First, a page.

High-arched foot – Cavus foot
A foot in which the arch is abnormally high is called a caves or high-arched foot. A cavus foot can be flexible, semi-rigid or rigid in nature. This type of foot condition produces excessive forces on the forefoot during loading and walking, often leading to instability in the foot and ankle, with accompanying pain. The cavus foot can develop at all ages and affect one or both feet.
The high-arched foot is often genetic in origin. It may also be caused by a neurological disorder or other medical conditions such as cerebral palsy, Charcot-Marie-Tooth disease, spina bifida, poliomyelitis, muscular dystrophy or stroke. In such cases, the deformity will likely worsen, with the foot becoming more hollow over time. Consulting a neurologist is highly recommended. However, when the cause of the high-arched foot is genetic, the overall appearance of the arch shouldn’t change over time.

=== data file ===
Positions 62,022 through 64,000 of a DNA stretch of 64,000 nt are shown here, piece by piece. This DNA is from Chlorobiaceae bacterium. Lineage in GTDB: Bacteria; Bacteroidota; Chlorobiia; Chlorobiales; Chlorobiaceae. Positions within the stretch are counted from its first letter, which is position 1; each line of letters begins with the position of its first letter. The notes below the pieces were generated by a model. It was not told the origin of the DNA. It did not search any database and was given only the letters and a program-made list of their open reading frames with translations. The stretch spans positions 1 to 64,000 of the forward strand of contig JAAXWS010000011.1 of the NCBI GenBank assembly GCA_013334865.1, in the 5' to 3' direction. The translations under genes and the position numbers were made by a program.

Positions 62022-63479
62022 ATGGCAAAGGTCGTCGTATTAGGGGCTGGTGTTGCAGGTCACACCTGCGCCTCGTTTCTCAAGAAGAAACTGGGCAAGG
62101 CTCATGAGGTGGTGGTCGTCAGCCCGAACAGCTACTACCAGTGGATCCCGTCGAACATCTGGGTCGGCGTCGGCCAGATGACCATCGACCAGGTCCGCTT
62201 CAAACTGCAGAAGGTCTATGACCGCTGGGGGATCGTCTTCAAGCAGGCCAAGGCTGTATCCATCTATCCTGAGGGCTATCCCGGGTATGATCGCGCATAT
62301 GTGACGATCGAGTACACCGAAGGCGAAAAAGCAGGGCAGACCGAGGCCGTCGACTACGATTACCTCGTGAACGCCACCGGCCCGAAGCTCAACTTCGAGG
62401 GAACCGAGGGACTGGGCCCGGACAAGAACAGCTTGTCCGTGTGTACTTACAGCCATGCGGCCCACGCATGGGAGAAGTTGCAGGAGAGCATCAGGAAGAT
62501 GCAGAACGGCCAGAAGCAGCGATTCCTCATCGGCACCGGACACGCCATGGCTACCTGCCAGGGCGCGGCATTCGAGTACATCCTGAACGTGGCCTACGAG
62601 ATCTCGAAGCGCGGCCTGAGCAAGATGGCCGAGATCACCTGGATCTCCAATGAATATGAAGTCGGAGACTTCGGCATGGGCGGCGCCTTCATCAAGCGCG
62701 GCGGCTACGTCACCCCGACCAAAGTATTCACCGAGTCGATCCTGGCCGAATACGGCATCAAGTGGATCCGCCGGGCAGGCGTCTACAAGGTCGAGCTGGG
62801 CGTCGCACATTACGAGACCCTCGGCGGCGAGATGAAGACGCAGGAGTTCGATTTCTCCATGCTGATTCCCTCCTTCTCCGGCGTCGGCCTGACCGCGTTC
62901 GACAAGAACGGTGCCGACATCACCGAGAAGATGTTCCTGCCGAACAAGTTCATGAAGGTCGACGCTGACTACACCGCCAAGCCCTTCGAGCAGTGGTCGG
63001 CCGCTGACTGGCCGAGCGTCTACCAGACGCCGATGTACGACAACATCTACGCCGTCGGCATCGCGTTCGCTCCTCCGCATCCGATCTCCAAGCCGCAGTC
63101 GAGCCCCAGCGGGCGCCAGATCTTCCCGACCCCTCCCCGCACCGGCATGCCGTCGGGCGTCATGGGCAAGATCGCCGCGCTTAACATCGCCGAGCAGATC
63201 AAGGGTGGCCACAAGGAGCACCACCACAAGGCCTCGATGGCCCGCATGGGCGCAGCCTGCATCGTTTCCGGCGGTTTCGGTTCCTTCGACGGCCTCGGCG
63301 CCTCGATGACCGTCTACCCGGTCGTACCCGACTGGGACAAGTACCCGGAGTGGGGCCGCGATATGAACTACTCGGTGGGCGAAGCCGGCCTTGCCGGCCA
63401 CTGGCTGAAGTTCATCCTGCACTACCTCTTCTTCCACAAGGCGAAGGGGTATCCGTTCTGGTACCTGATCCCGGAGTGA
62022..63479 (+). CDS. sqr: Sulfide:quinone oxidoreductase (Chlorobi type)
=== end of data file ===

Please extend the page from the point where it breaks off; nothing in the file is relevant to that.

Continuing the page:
In addition to an abnormally high arch, one or more of these signs or symptoms may be present:
– Hammer toes or claw toes
– Calluses – under the forefoot, outer side of the foot, under the heel
– Pain standing or walking
– Instability of the foot and ankle
– Frequent ankle sprains
– Muscle weakness
– Falling arch (a potential result of serious neurological damage)
– Lower back pain